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Are Employees Stealing? Stay Alert

Friday, March 2, 2012

(GIFTBEAT)Have you ever wondered if employees steal from you? "If you have one or more employees, you have employee theft to some degree,” says Bill Bregar, president of Atlanta-based Loss Prevention Systems, Inc. “It may be pencils or paper they’re taking home, all the way up to cash or merchandise.” Bregar, who has interviewed and investigated more than 2,300 store staffers for employee theft, says retailers must take a proactive stance against this costly type of retail theft both before and after the hiring process.

Q. How prevalent is employee theft? Could you share the latest statistics?

A. According to the 2011 Global Retail Theft Barometer by Checkpoint Systems, the average employee theft incident in the United States costs the retailer $1,764. This is compared to a cost of $373 for the average shoplifting incident. In addition, a 2010 University of Florida study on retail theft losses reported that 45 percent of losses are the result of employee theft, compared to 31 percent for shoplifting; 14 percent for administrative errors; 6 percent unknown; and 4 percent for vendor fraud.

The differences there are very simple. Employees have unlimited access and time. It’s much simpler for them to be able to steal cash or merchandise. If retailers handle the employee theft problem and then address shoplifting, they’re left with very little in the form of loss. Medium and large retail stores like Home Depot and Macy’s use sophisticated software programs to watch for employee theft. A small retailer doesn’t have these tools, so there’s even more vulnerability.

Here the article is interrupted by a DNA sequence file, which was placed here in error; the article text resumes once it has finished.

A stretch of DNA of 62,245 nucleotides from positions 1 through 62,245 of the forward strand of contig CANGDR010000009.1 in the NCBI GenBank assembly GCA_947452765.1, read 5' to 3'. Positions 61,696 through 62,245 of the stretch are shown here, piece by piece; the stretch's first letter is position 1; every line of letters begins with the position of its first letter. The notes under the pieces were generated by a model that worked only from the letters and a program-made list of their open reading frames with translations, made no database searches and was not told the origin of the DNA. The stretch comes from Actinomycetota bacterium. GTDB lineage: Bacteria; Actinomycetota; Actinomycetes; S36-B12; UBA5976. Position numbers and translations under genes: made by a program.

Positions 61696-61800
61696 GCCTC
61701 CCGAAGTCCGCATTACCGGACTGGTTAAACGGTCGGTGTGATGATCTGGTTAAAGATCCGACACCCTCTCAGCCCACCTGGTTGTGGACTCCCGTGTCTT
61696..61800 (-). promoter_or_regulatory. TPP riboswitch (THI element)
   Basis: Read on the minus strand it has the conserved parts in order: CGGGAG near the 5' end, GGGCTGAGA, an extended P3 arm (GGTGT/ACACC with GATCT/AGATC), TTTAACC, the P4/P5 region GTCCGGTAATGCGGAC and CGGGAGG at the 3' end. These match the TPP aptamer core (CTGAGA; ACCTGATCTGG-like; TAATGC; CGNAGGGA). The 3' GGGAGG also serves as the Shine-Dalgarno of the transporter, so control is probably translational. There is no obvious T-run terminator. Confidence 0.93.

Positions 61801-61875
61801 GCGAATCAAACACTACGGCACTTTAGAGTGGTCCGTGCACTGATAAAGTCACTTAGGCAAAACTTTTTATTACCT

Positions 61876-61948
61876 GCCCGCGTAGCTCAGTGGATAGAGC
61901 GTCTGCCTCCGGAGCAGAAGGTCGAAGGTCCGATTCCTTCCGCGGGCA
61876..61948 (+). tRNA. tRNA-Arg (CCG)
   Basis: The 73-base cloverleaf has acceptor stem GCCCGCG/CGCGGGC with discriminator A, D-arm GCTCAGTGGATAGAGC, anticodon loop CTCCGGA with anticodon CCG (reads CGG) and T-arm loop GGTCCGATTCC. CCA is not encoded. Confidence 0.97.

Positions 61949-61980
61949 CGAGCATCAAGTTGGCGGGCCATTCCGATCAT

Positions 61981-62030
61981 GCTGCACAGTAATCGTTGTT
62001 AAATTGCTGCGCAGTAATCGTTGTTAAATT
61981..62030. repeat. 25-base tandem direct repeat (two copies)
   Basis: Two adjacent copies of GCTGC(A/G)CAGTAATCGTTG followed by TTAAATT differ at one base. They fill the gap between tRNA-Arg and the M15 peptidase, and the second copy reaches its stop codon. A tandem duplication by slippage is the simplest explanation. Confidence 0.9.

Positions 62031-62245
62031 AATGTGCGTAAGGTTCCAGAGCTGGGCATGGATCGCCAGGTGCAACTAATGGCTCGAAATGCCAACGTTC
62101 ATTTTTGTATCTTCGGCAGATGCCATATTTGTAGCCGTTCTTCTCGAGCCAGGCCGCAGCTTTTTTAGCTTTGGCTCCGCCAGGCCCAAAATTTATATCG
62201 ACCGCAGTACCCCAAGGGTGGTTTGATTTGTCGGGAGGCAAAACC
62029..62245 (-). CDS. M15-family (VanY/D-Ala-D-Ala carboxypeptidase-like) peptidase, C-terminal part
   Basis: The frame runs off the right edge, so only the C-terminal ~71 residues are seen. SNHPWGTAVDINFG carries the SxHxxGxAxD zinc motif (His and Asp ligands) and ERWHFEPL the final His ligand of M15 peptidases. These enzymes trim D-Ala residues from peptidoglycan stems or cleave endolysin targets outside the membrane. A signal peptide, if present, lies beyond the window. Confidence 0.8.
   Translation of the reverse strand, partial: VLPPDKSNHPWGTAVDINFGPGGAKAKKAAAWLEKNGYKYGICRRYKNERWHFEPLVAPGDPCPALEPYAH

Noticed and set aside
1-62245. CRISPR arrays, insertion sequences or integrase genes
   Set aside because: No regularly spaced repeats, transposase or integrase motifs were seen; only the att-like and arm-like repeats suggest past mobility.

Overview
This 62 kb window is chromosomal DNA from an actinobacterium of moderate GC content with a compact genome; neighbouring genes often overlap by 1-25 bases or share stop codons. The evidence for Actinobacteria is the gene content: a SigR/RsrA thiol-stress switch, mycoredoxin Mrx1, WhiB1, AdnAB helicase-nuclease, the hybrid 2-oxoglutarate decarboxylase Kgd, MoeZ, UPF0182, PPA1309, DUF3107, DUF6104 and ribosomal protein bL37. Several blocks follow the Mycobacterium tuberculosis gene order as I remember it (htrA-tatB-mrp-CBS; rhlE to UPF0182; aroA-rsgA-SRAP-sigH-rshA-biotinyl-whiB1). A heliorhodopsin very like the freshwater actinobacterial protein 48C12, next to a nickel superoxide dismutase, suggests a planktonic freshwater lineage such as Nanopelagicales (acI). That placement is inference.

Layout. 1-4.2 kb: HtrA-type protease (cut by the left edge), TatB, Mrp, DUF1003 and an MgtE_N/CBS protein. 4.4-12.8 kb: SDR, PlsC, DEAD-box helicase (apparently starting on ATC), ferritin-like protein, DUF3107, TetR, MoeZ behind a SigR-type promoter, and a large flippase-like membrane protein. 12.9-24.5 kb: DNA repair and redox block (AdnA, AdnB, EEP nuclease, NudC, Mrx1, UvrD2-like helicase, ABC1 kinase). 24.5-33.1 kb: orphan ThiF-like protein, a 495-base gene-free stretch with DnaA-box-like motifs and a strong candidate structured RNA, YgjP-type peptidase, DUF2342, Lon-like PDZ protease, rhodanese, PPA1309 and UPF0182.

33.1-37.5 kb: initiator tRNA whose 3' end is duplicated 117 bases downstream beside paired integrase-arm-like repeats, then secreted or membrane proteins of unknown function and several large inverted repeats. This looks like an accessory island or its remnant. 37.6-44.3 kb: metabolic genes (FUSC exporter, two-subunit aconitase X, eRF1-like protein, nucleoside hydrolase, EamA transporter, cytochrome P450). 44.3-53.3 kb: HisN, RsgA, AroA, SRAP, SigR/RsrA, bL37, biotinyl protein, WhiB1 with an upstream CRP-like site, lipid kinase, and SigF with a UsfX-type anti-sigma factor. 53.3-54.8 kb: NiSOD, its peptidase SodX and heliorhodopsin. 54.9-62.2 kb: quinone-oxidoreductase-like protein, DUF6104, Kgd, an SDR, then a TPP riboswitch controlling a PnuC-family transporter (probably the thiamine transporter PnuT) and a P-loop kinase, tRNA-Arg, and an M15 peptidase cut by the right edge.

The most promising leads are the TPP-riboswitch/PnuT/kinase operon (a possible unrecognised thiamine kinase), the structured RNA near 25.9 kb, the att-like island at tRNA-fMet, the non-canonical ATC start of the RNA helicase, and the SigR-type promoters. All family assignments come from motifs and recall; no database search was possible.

Q. Are most business owners unaware of employee theft? Why should they focus on this topic?

A. It’s almost frightening how many are unaware. It’s pure economics. A lot of retailers have phenomenal sales but can be losing much of their money out the back door. [If this happens,] they’re going to eventually be out of business. The biggest problem with the way small-business owners think is that they believe that if they’re making money, they’re doing okay. They don’t understand that they could be making a lot more money [by reducing employee theft].

When they started their stores, most retailers were probably great buyers or store managers and knew the retail end of a store. But they have little understanding about things like human resources, loss prevention and insurance. Payroll is the largest expense for almost any business. When retailers make poor choices in hiring, these choices don’t just have an impact on theft but on customer service and the quality of work.

We find that a lot of small retailers are afraid of the hiring process. [The process] needs to start when a person walks in the door and puts in an application. [The retailer has] to have a selection process. Otherwise they will end up with people who steal. A lot of retailers use their gut to hire. They’ll say, “This individual seems like a really nice person” or “This person is really outgoing.” In reality, they’re only looking at a small aspect of a person. And that person is putting his or her best foot forward in an interview.